WoW would be well-served to move to 6 player parties to reduce DPS queues.

  10. Bhagpuss says:

    Hmm… now you have me thinking.

    DCUO has a group size of four, which is certainly the smallest I’ve seen.

    I’m fairly sure I played one MMO that had a group size of 8. Was that Asheron’s Call? I only played it for a couple of months and it was a very long time ago.

    Personally I think six is perfect. Not sure if that’s because it’s what I became accustomed to in EQ.

    I see Rift is going with five (there’s a surprise). Scott Hartsman has a rationale for that beyond the obvious commercial advantage, though:

    “We’re doing five-man groups – and ten- and twenty-man raids.The last few games I’ve worked on have been six person groups. The reason we ended up going with five-man groups is if you want to create challenging content, you end up having to solve what’s called the two healer problem. In a six-person group system f you make content that’s hard, people will bring two healers to it. Two healers, a tank or two, and a couple of damage-dealers. And what happens if you balance for that kind of group is that you just make it even harder for groups to get off the ground, since healers and tanks tend to be limiting factors.” (full interview at http://www.pcgamer.com/2010/07/15/create-three-class-combos-in-rift-planes-of-telara/ ).

    Not sure I buy his logic, but since I seem to be either solo or in a full raid every time I play Rift it may be a moot point.

    • numtini says:

      DAOC had 8 I believe.

      Asheron’s Call I don’t remember having groups at all. If there were groups and a group size, it was just an artifice for talking. Everyone was self sufficient, generally with was the spell drain?, and you just zerged. Or solo’d.

  11. Epiny says:

    I’ve done alot of math on a notepad about this. However before I get into that also remember EQ didn’t have a Holy Trinity… they had a 4th pillar. (HAHA take that SWTOR!) They had Crowd Control. How many people went very deep into a dungeon without an Enchanter, Bard or Monk? That 6th spot was typically reserved for them and they would get to cut in front of any DPS on a waiting list.

    That being said I prefer 6 people too. The Raids could just be retuned to 12 man, 24 man and 48 man… or perhaps 54 man (thinking AV here)

    So some quick notes. Currently in WoW there are 18 possible role specs. That means that the 3 possible specs are DPS, Healer, and Tank. For all intents and purposes the spec of a Rogue doesn’t matter, in the end he is still fills the DPS archetype.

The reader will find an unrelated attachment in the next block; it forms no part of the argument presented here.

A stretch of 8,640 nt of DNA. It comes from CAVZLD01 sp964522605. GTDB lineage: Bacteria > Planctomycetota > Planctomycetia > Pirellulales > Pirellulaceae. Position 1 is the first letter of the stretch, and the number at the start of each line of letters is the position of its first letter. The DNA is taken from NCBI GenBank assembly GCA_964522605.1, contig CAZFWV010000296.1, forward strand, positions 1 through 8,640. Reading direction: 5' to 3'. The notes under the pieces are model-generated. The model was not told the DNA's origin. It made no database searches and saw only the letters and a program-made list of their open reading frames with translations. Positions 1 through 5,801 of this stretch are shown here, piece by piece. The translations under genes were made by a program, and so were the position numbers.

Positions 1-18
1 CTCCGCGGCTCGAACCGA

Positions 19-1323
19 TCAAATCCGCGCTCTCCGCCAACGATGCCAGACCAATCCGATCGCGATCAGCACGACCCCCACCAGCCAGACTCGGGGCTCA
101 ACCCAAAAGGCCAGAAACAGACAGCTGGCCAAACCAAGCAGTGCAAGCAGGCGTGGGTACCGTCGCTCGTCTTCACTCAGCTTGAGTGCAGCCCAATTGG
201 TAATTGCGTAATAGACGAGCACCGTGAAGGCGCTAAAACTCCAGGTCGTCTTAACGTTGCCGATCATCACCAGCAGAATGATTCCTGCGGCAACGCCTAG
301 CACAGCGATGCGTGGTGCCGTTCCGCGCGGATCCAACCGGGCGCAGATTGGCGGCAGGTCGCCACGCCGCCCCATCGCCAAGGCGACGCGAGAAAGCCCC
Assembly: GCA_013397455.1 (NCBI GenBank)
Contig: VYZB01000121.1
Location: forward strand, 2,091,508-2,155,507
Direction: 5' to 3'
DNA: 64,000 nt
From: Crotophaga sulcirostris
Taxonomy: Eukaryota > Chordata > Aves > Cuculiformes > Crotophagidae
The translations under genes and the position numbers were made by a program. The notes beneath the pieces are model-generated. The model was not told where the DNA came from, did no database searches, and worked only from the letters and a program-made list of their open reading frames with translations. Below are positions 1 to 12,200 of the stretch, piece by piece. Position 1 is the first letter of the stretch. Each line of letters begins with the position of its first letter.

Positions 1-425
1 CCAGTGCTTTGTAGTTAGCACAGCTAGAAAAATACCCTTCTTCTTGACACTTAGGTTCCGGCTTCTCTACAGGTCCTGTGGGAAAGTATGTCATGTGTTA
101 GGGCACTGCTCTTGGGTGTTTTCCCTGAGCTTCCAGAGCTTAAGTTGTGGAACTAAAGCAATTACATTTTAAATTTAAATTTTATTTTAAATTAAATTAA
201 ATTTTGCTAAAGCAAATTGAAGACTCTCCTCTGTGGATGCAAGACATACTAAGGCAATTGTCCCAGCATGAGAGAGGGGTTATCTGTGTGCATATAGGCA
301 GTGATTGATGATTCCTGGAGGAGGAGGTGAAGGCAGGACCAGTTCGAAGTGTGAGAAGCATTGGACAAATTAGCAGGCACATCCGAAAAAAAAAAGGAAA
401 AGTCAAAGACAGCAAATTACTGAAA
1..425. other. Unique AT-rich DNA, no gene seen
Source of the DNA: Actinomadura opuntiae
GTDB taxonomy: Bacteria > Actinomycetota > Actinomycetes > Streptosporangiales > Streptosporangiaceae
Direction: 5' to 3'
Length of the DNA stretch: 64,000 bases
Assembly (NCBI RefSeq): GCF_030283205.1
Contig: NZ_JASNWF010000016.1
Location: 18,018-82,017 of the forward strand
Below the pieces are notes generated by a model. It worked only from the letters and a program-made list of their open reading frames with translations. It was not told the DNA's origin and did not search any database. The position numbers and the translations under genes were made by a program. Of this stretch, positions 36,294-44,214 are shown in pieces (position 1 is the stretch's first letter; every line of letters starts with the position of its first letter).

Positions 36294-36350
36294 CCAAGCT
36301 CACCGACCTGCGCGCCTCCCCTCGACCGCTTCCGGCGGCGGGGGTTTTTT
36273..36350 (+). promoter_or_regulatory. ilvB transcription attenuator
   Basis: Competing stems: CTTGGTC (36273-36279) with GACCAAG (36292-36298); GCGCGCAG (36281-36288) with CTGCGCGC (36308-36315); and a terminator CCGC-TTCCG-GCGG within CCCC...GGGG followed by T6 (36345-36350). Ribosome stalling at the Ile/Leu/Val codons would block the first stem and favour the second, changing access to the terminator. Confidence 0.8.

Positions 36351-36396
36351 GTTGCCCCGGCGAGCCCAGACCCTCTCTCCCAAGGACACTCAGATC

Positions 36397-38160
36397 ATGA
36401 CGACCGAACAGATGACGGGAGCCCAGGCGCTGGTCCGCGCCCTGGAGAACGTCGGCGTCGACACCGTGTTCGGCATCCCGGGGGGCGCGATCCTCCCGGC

That means 55% of the possible roles ARE DPS roles. The problem is that everyone just assumes that this means the 60% of a 5 man is enough. The problem arises when 100% of the actual classes can spec into this DPS role. You’ve now created a very fluid movement of how many DPS you really have.

  12. Bhagpuss says:

    @Epiny

    That’s almost right but actually, original EQ did have a “Holy Trinity” and that is what we called it at the time. The Holy Trinity, however, was Tank, Healer, Crowd Control.

    After that, though, there wasn’t just a “fourth pillar” but a fifth, sixth, seventh… There were more roles that needed to be filled just to do ordinary day-to-day content than there were places in the group and people were expected to double up.

    Most of my time as a group player, later as group-builder and leader happened in 2000-2005. To get a group started we would look not just for the Holy Trinity, but also a Slower (when Planes of Power came you couldn’t even think of making a group without a slower and Shaman almost pushed Clerics out of a group spot because of their ability to both heal and slow), a Puller and Mana Regen. You’d also want Haste (although most who could Slow could also Haste).

    On top of these specific roles, everyone was expected to be able to offer extras in emergencies: patch healing, off-tanking, emergency crowd-control, transportation, invisibility, underwater breathing, summoned equipment et etc. You could patch together groups that could do all this stuff from a very wide range of classes.

    There were only two classes who came offering DPS as about the only thing they did and those were Rogues and Wizards. And they only got places when everything else had been covered.

    • Gordon says: